Vice Chancellors disagree with ASUU, say varsities can resume
Vice-Chancellors of some federal and state universities in Nigeria have expressed readiness to reopen schools.
Though the Academic Staff Union of Universities had said that varsities were not ready for reopening, the VCs said they had planned to reopen their institutions as directed by the Federal Government.
One of the VCs of a federal university in the South-West told our correspondent that it was wrong for ASUU to claim that there were no guidelines for reopening varsities.
Apart from the scare arising from the second wave of COVID-19, another VC said some of them (VCs) had planned to stagger resumption.
“I think ASUU should begin to speak to facts. Inasmuch as we do not want the COVID-19 outbreak on our campuses, we had our plans. Some academic activities can resume for classes with a few populations,” one of the VCs told our correspondent on the telephone.
“LASU recently held examinations for students in compliance with COVID-19 guidelines, and it went well. What do they mean by saying there is no guideline for reopening?” another VC queried.
On his part, VC of the Federal University of Agriculture, Abeokuta, Prof. Felix Salako, said the varsity would resume academic activities on January 18, in compliance with the directives of the Federal Government.
Salako maintained that the university was ready to resume academic activities, saying that measures had been put in place, including COVID-19 protocols as stipulated by the Federal Government.
He said it was mischievous and political for any lecturer to go to the media to say that the university was not ready for academic activities.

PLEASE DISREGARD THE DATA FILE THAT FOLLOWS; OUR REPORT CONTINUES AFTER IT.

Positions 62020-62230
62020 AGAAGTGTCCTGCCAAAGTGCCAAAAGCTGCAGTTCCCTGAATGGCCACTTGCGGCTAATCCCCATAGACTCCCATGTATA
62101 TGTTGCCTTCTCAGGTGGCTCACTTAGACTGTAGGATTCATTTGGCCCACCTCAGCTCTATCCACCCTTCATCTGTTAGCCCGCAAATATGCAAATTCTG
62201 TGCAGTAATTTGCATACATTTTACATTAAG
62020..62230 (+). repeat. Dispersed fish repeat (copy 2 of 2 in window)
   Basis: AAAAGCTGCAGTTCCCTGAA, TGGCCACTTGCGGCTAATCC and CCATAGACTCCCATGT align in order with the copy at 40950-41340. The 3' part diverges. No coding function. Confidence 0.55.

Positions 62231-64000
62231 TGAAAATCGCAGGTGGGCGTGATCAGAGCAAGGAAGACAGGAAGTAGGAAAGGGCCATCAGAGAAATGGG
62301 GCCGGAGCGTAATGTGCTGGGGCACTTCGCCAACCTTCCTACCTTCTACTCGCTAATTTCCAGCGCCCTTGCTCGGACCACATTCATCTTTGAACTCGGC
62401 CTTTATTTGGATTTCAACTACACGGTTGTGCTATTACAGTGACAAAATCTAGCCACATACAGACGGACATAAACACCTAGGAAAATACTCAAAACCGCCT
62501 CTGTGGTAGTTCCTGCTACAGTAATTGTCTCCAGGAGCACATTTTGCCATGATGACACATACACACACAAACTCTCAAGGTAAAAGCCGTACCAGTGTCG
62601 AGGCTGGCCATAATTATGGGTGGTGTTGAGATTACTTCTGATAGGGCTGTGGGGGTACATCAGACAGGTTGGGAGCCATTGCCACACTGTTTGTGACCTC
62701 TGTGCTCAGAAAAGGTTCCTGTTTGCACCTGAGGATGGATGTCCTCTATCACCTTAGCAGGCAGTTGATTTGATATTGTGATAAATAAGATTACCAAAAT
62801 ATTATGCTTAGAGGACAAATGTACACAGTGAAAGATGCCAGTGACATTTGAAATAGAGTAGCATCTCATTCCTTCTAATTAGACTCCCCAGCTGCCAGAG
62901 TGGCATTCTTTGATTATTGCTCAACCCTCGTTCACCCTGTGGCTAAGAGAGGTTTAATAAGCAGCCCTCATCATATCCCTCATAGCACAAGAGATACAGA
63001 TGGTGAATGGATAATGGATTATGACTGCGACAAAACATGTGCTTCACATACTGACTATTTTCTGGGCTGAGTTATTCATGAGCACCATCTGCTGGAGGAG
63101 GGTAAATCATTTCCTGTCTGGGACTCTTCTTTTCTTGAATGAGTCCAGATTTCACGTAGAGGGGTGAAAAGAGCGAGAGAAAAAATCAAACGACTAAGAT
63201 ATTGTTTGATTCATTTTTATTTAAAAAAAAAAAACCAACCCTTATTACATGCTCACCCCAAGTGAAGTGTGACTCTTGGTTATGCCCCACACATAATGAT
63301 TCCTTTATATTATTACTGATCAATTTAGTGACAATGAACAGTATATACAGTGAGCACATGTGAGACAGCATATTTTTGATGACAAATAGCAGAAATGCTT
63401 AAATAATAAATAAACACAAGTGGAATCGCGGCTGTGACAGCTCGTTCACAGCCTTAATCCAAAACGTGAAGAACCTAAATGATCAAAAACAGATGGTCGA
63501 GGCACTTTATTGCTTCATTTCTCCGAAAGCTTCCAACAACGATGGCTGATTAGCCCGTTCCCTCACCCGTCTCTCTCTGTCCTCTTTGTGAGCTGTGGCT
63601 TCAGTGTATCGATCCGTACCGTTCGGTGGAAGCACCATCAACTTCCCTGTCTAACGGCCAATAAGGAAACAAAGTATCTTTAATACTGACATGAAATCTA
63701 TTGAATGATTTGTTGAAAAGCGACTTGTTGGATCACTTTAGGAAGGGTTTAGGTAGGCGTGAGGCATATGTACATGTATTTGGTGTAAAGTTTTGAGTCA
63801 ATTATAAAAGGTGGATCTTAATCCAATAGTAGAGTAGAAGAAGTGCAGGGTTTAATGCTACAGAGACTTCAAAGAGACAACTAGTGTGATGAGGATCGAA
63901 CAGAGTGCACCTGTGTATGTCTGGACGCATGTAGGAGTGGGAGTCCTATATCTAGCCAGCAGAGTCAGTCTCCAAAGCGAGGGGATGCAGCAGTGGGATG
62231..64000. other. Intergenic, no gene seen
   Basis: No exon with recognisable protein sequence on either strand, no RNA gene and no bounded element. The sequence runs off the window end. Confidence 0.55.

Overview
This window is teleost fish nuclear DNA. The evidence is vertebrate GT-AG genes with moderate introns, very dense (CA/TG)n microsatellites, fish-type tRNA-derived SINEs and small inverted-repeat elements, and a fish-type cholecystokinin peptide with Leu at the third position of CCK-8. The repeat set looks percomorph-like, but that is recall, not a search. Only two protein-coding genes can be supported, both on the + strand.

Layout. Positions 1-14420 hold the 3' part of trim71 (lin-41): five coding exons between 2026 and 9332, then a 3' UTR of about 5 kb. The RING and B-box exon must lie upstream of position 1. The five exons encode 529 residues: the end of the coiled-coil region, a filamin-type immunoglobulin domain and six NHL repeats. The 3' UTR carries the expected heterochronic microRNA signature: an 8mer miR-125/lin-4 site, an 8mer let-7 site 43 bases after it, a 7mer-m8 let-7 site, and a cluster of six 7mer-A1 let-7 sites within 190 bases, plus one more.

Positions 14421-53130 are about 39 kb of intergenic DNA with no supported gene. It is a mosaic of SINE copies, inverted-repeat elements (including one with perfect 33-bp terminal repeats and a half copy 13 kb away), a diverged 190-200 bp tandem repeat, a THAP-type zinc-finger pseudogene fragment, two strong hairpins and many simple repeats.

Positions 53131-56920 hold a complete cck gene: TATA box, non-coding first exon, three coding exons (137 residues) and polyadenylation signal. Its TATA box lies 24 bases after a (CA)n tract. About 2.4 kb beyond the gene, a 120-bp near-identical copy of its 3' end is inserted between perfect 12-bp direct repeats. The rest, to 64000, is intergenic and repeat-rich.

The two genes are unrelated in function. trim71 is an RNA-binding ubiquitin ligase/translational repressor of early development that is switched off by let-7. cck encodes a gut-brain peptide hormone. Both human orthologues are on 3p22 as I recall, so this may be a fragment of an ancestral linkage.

Salako noted that the school had undergone fumigation more than 10 times since March 2020, just as there had been massive infrastructural rehabilitation.
He added that the management had been producing its own hand sanitisers, as well as procuring hand-washing basins and soaps needed to keep the students and members of staff safe from contracting the virus.
The vice-chancellor also said the university would be running what he described as “hybrid” teaching, a mix of physical and virtual learning, while no fewer than 150 solar panels had been installed in some of the buildings, to provide alternative sources of electricity and facilitate the planned hybrid system of learning delivery.
“The virtual learning will take care of large classes, like the part one students, but for fewer classes, we have large halls to accommodate the students”, NAN quoted Salako as saying.
Meanwhile, the University of Ilorin has started online lectures as scheduled. Punch